In a voice that is yet to break, 13-year-old dance reality show winner Maraju Sumanth explains why he no longer stays with his parents. Ever since he won, Sumanth has been staying at the dance academy where he practises for 12 to 14 hours a day for upcoming shows. He has also given up going to school, settling for private classes instead. “I go to my school in Bhuvaneshwar to write my exams,” explains Sumanth, insisting that he does not miss school or his friends. “Academy mein bhailog rehte hai aur masti karte hai (I have my big brothers at the academy.
We have a lot of fun).” His seven-year-old dance partner Sonali Majumdar, in her childish voice, explains that she has already been all over the country for shows. “We have even been abroad, to places like China,” she giggles. Sumanth does not complain about rehearsals. “We need to rehearse for many hours, else our performance won’t have that 'wow' element,” he says, matter-of-factly.
The teenager, however, needs a moment to decide whether he misses his parents or not. “When I do miss them, I talk to them or they come here,” he says shyly.
Both Majumdar and Sumanth have only good things to say about the five months they spent participating in the reality show. But not everyone is as lucky. Mumbai-based counselling psychologist Deepak Kashyap was recently invited by the organisers of a kids reality show. The experience left him furious. “I was called late into the process, only after the contestants started getting eliminated,” he explains. “The National Commission for Protection of Child Rights (NCPRC) guidelines clearly mention that everyone on set should be groomed to handle children, but that was not the case here,” he says, adding that everyone indulged in rampant favouritism.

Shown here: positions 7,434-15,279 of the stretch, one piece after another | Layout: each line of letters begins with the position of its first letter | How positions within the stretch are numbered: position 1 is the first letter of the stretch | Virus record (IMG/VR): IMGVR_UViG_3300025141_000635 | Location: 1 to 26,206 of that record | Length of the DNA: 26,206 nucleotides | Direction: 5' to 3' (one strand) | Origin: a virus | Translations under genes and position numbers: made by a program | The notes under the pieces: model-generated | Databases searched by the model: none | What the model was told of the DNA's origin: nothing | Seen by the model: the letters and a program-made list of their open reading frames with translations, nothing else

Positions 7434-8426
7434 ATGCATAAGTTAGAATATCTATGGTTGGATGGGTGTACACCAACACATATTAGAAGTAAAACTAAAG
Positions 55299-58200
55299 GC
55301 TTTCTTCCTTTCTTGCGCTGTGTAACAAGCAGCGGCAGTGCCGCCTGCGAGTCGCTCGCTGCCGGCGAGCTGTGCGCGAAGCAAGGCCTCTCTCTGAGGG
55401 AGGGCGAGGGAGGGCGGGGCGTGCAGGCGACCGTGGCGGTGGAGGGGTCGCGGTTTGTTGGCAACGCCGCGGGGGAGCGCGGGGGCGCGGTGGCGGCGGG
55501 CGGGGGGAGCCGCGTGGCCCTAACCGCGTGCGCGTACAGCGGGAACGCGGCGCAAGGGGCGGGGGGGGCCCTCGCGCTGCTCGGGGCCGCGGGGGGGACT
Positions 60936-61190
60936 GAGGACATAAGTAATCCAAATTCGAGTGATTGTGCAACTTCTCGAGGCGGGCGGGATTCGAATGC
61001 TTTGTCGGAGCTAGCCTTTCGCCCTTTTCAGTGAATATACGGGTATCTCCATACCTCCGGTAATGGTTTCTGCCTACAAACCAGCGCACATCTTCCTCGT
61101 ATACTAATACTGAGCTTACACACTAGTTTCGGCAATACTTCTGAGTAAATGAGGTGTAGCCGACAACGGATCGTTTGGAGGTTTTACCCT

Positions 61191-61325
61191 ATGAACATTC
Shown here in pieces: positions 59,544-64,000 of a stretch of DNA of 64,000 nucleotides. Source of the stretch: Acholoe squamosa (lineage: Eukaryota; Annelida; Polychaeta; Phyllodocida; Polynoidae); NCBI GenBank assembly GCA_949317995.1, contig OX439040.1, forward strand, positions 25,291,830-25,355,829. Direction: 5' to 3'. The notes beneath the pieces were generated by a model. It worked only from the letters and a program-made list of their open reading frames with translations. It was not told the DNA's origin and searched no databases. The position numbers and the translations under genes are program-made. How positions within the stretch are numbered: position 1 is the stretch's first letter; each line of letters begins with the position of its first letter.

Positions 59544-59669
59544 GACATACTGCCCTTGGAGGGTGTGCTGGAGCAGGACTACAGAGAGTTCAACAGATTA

Roshni Mehra*, a Delhi-based parent who participated in the same show, agrees. “We were thrown out at 11pm after the elimination and asked to leave the next day,” she says, adding that the crew applied glycerine on a child as she narrated a sob story about her father’s death, for the camera. “The kids who were still in the competition were given McDonald burgers to eat, but not the children who were eliminated. My son, who hates styling his hair into spikes, started crying when the make-up artist forced him to do so. Its been two months since we came back but my son keeps asking me 'Maine kya kiya?' (What have I done?). He does not understand why they treated him that way.”
There are a lot of psychological factors at play when a child participates in a reality show, which never get talked about, point out child rights activists and psychologists. The daughter of a Mumbai-based single mother (who declined to be named) refused to go to school once she returned from a reality show as she was edited out of the show entirely. “Thirty-five children participated in that show. They showed everyone on TV except my daughter. She was sure her school mates would make fun of her,” says the mother.
Child labour or skill?
Reality show winners become celebrities overnight and suddenly stop acting their age. “The children should be treated as children but here they are treated as adults. That is dangerous,” cautions Farida Lambe, former member of the Maharashtra State Commission for Protection of Child Rights (MSCPCR).
For the first time, a recent draft policy by the MSCPCR attempts to seriously look into the psychological impact that the entertainment industry has on its young workers through its many recommendations. It also hopes to bring some regulation into an entertainment industry that, as Vinod Tikoo, member of the NCPRC puts it, has ‘grey areas’. “Once, a child called us complaining that he was not given adequate breaks while shooting,” he says.
Interestingly, Lambe expects the most resistance to the draft policy from parents. “In the past, we have even had parents asking why we are interfering in this matter, especially when they don't have a problem with their kids being used,” she says.
Hemant Ruprell, producer at Frames Productions says that his crew members spend half their time solving fights between parents. “But no one wants to write about problems that production houses face,” he moans.
Sonal Yadav, non-fiction head, Zee Tv supports the draft, pointing out that things could go awry without one. Echoing Ruprell’s views on self-regulation, Yadav too feels that ideally people in the entertainment business should be following such policies on their own. “As producers, we are quite conscious while working with kids and are strict about a kids friendly environment on set ...
Now loopholes will tied up.” It's not as if production houses, TV channels and parents have scant regard for children deliberately, say rights activists. Sometimes, they just tend to miss the bigger picture.
Hopefully, with the new draft policy, they won't any more.